Next, a rather odd individual by the name of David Bedford is shown picketing outside a Church in New York. Liddle asks him why he is doing this and asks “why can’t you believe what you believe, and let other people believe what they want”, unfortunately, the self proclaimed “atheist messiah” plays right into his hands and answers “because what they believe is wrong”. Whether this is true or not misses the point, this kind of arrogance is exactly the sort that Liddle is rallying against, and fair enough too. I would rally behind him in this instance. I called his response ‘unfortunate‘ because it was the perfect opportunity to establish very early on in the film why atheists feel that it is important to speak up and speak against religious and deistic belief, and why many feel that they cannot stay silent. The simple answer to Liddle’s question is that religious and theistic belief impacts all members of society (religious or not), whether it be through politics, social policy or convention, community inclusion or denigration. After his meeting with David Bedford, Liddle contends that atheism “breeds it’s own loonies“; as if atheism has it’s own comparable doctrine that dictates how it’s followers should act. But atheism isn’t a religion, it doesn’t have dogma, it doesn’t have a doctrine, and it doesn’t have followers. There will be loonies regardless of religion or any ideology. Atheism is unique in that it isn’t a religion or an ideology, it provides no instructions or doctrines on how to live your life, it is not possible to create or “breed” loonies through atheism, the simple fact is that “loonies” exist, and they exist in any and all circles, they are loud, obvious, and easy to spot. And, most importantly; easy to mock.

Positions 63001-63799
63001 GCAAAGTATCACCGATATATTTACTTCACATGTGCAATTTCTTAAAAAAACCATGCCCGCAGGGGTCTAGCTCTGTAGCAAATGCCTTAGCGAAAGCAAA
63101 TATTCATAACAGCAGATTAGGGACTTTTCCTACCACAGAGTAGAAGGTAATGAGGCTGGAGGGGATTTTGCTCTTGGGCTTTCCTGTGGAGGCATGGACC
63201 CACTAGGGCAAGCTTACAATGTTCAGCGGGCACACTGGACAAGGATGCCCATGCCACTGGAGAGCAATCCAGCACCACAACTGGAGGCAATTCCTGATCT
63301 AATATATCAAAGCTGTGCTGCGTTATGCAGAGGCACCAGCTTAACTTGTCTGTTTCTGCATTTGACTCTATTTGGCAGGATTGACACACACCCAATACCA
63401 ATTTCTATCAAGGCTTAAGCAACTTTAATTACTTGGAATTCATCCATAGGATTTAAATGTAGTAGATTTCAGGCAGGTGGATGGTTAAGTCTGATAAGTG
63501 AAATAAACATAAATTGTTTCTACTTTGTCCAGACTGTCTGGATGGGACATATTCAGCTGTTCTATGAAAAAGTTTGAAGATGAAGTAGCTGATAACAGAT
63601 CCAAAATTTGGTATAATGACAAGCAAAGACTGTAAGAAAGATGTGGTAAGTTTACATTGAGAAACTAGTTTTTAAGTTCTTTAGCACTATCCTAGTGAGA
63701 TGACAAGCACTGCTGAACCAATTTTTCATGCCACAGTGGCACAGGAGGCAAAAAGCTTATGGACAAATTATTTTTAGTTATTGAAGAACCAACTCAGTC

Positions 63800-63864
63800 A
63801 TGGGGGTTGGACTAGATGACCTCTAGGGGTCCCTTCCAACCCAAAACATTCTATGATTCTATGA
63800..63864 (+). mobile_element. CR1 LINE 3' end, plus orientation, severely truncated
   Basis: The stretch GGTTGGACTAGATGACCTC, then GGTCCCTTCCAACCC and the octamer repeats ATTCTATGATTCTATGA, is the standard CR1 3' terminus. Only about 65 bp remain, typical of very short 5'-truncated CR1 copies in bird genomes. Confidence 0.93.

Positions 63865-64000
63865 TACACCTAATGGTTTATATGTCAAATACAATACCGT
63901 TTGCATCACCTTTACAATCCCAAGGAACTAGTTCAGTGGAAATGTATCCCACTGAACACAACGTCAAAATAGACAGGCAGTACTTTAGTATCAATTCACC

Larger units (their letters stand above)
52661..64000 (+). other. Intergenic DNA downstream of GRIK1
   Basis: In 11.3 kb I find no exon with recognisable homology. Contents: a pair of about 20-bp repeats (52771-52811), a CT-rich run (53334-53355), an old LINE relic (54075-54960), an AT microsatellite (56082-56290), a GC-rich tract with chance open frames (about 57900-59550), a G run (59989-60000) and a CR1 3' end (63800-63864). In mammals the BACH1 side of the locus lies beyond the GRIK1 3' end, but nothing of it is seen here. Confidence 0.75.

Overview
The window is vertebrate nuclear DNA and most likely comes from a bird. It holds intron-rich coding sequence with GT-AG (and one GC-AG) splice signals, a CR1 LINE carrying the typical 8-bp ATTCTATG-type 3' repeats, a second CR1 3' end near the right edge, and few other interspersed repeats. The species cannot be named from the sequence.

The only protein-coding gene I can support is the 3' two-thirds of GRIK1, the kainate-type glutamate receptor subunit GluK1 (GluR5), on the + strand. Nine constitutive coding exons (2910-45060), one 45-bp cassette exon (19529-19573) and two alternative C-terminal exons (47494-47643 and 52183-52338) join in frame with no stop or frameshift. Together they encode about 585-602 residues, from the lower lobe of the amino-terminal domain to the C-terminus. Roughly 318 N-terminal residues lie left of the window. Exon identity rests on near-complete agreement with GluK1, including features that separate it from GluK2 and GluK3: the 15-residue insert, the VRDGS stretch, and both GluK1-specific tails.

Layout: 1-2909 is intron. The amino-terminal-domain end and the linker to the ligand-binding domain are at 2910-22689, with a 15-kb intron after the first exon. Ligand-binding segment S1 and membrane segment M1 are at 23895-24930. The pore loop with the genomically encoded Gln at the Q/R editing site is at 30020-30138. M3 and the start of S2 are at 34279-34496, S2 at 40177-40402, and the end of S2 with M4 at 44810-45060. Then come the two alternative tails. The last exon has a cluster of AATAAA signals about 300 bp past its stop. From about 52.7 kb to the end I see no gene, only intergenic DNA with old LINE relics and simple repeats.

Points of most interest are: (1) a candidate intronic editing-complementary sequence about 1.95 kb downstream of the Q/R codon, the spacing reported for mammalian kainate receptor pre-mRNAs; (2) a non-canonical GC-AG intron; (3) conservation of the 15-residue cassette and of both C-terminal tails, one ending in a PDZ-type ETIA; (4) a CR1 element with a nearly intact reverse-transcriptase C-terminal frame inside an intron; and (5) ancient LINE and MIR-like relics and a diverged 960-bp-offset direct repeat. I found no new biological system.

He then interviews Ellen Johnson; President of American Atheists, and immediately accuses her of being a “true believer”. What that means is unclear, but I gather that it’s a continuation of his theme of putting atheists and the religious into the same fervent, arrogant, and dogmatic group so that he, as the agnostic, can laud over everyone. He believes that it’s odd that atheists want an organisation since their only attribute is that they don’t believe. I think the stupidity of this question would be quite obvious to anyone living in a religious society. If we live in a world where the religious have very powerful organisations at their disposal, who influence everyone in society in a large or a small way; and you have an antagonistic viewpoint to those very powerful people, how else will you provide a counterpoint to the religious conglomerate? An organisation is necessary to have your voice heard. This is quite obvious if you look back through history, the power of the church was immense, and, in many cases, still is.